The question, then, is whether the purpose of Superior Court Rule 20(2)(h) is to make the court process competitive with arbitration. Justice Wilkins indicates that the purpose is to “make the courts more responsive to user needs, less expensive, more efficient, less time-consuming and a superior forum for resolving disputes as compared to arbitration.” Without commenting on the caseload of the courts (which has only been exacerbated for the civil docket with the recent prolonged suspension of all but emergency civil matters), to what degree is Superior Court Rule 20(2)(h) trying to convert a court proceeding into an arbitration? Were this to be the goal, then the questions about a truncated or streamlined proceeding (in terms of the use of a waiver of detailed findings and rulings), which may or may not be in the control of the parties, may make the selection of such a process envisioned by subpart(2)(h) fraught with peril. What is the client giving up in terms of rights and procedure to achieve a more “speedy” and “cost-effective” result?

Back to the question of what happens if the loser wants to appeal. How does the waiver of detailed findings and rulings impact issues on appeal? Does expediency in the bench trial process and the waiver of detailed findings and rulings lead to a waiver of rights on appeal, a less than optimal record on appeal, a more costly appeal preparation, or a problematic record? If it is comparable to arbitration, is the record the same? Are the same rules on appeal that pertain to an arbitration intended to apply? In the absence of “detailed findings and rulings,” are the issues on appeal adequately preserved? Is the record adequate or available to address the evidentiary issues on appeal? Is the appeal limited to those issues that would be reviewable in an arbitration, or is the appeal the same as is available after a trial?

If the subpart(2)(h) process is comparable to arbitration and appellate rights, the real issues are: How does counsel advise the client, and how does counsel explain how this procedure is different from “arbitration” or better than arbitration? Arbitration has become a known quantity in the last 30 years. There are many providers, including the American Arbitration Association, where there are dispute-specific rules and decision types that the parties can request or agree to. The criticism of arbitration is that it is becoming more rule-driven and more like litigation in terms of discovery, formality and findings. Then what benefits does a Superior Court Rule 20(2)(h) bench trial with a party-agreed waiver of detailed findings provide? In arbitration, the parties have the choice of the arbitrator(s), full disclosure of conflicts of interest, and specialized training of the arbitrator in a subject matter area, if requested. The control over selection of arbitrator, as the decision-maker, provides at least some informational context. With this control comes a cost of the arbitrator and the proceeding. In court, the judge is assigned by session and rotated by and to circuits. The background is only what is known through the proceeding or the experience we or others have with the judge. The trade-off is cost versus knowledge and the rights and procedures associated with each process.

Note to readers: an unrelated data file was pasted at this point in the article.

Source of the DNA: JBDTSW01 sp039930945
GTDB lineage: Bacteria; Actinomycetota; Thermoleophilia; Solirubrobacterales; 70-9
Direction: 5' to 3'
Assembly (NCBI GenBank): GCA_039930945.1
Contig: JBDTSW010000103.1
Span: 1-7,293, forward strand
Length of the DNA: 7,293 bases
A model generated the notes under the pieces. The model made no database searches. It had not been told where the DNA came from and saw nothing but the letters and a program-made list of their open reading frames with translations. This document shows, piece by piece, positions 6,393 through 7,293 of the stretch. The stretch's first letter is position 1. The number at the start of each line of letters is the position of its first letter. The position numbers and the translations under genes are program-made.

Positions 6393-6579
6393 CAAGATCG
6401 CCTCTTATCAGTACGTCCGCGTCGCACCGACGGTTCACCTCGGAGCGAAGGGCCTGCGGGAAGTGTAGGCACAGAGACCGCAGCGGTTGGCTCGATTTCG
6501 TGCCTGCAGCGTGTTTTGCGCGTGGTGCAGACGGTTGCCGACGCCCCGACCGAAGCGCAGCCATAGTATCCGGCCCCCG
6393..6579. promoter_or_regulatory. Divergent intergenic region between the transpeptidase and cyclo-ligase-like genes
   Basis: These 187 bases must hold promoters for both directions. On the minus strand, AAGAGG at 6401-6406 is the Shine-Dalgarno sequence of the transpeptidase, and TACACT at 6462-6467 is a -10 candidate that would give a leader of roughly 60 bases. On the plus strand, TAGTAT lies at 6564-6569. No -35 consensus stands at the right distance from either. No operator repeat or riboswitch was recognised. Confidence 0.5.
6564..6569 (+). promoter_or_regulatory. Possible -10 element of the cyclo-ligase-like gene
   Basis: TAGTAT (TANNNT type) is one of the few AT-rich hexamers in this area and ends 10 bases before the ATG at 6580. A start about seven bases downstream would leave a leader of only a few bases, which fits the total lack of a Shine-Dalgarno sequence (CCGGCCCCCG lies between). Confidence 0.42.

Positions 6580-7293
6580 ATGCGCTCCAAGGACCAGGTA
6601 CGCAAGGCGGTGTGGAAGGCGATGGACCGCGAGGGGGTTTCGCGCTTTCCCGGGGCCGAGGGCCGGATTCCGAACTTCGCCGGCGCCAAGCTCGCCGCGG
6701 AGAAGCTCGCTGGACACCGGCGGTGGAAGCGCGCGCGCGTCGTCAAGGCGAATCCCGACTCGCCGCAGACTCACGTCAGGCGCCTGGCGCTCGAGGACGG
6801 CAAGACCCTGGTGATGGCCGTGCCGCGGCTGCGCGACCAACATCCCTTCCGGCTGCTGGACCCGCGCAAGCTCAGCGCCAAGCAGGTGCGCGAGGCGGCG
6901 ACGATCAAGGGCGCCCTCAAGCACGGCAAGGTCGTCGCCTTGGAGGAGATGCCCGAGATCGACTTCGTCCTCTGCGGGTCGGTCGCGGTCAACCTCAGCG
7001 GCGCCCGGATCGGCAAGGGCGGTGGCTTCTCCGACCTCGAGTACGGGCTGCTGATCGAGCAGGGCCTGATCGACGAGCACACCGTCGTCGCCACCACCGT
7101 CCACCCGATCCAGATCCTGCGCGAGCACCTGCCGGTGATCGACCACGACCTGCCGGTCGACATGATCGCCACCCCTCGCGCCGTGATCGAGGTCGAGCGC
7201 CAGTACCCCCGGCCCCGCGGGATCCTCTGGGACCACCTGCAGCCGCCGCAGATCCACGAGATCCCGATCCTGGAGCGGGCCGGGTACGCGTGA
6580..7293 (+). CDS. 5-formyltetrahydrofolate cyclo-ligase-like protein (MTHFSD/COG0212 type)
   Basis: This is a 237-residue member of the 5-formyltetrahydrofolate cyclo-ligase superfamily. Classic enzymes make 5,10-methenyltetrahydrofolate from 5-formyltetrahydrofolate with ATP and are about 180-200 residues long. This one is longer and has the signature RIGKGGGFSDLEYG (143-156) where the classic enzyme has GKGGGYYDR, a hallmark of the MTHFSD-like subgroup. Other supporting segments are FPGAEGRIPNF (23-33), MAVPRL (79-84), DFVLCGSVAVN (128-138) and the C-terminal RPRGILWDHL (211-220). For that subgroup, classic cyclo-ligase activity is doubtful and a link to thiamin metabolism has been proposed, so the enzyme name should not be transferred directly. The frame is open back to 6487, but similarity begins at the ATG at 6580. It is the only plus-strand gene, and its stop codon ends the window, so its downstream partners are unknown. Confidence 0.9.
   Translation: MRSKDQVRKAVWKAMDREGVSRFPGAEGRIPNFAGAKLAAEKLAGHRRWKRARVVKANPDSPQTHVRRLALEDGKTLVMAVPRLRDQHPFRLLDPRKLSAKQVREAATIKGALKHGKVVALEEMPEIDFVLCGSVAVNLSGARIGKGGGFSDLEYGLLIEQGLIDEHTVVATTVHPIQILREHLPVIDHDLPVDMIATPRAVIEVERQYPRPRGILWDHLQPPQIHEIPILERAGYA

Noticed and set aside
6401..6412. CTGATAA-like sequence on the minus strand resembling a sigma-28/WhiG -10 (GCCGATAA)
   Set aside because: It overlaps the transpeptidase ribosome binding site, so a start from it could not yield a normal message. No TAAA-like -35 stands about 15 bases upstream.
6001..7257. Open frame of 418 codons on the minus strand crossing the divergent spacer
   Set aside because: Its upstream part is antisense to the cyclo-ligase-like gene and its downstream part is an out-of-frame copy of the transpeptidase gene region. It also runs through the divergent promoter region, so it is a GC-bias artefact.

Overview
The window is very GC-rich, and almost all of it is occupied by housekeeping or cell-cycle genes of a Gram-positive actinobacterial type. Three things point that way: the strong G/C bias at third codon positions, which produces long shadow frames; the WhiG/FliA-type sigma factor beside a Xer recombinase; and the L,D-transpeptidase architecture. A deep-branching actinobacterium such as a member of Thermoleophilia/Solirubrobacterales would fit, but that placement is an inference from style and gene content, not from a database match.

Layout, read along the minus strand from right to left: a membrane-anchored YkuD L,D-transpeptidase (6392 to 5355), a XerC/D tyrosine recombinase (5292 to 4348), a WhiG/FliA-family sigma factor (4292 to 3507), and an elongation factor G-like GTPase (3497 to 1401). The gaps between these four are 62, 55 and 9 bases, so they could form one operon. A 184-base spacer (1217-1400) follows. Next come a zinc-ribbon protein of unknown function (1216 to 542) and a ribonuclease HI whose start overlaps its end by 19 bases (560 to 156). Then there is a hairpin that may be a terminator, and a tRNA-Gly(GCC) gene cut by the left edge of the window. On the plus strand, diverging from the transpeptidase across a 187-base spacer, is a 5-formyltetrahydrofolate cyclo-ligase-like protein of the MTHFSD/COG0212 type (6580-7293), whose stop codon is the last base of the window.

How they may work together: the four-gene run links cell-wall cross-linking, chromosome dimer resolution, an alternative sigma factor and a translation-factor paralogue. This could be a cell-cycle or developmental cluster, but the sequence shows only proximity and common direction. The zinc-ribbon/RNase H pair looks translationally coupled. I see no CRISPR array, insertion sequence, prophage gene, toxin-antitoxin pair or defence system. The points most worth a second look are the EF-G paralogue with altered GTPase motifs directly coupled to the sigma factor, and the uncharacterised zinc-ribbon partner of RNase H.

Clients can be reluctant to use arbitration unless already bound by contractual language. In advising the client to utilize the Superior Court Rule 20(2)(h) process, counsel needs to be able to adequately differentiate this new process from arbitration and provide the risk and cost-benefit analysis to the client, such that the client knows what is at stake in the event of an adverse outcome. Superior Court Rule 20(2)(h) was intended to make the process more cost-effective and suited to an expedited resolution of the dispute.

Superior Court Rule 20 provides a path to needed flexibility in case handling, which will only become more critical, as we all have to meet the challenges of the backlog of civil cases that has built up over the past few months. If counsel can reach agreement on streamlining scheduling, discovery and/or the use of mediation or arbitration, all of which are encouraged by the rule change, the clients would be better served. With regard to subpart(2)(h), at present, there are just as many concerns about the functionality of this process as there were upon adoption. Superior Court Rule 20(2)(h) may present litigants with another option for a cost-effective process. Until some of the details are known, the risks may outweigh the benefits on the use of the subpart(2)(h) process.

The flexibility of Superior Court Rule 20 promotes and recognizes that the litigation process has to be more nimble to meet the needs of the parties. The courts need to preserve flexibility to remain an effective process for more modest, less complex cases in which the litigants rely upon the courts for their “day in court.” This challenge to meet the needs of civil litigants will only become more exacerbated with the backlog of cases. With Superior Court Rule 20, counsel have the tools to meet this challenge. 

Rosemary Macero is a member of the Massachusetts Bar Association’s Civil Litigation Section. She is a civil trial attorney who is also an arbitrator with the American Arbitration Association and the Better Business Bureau.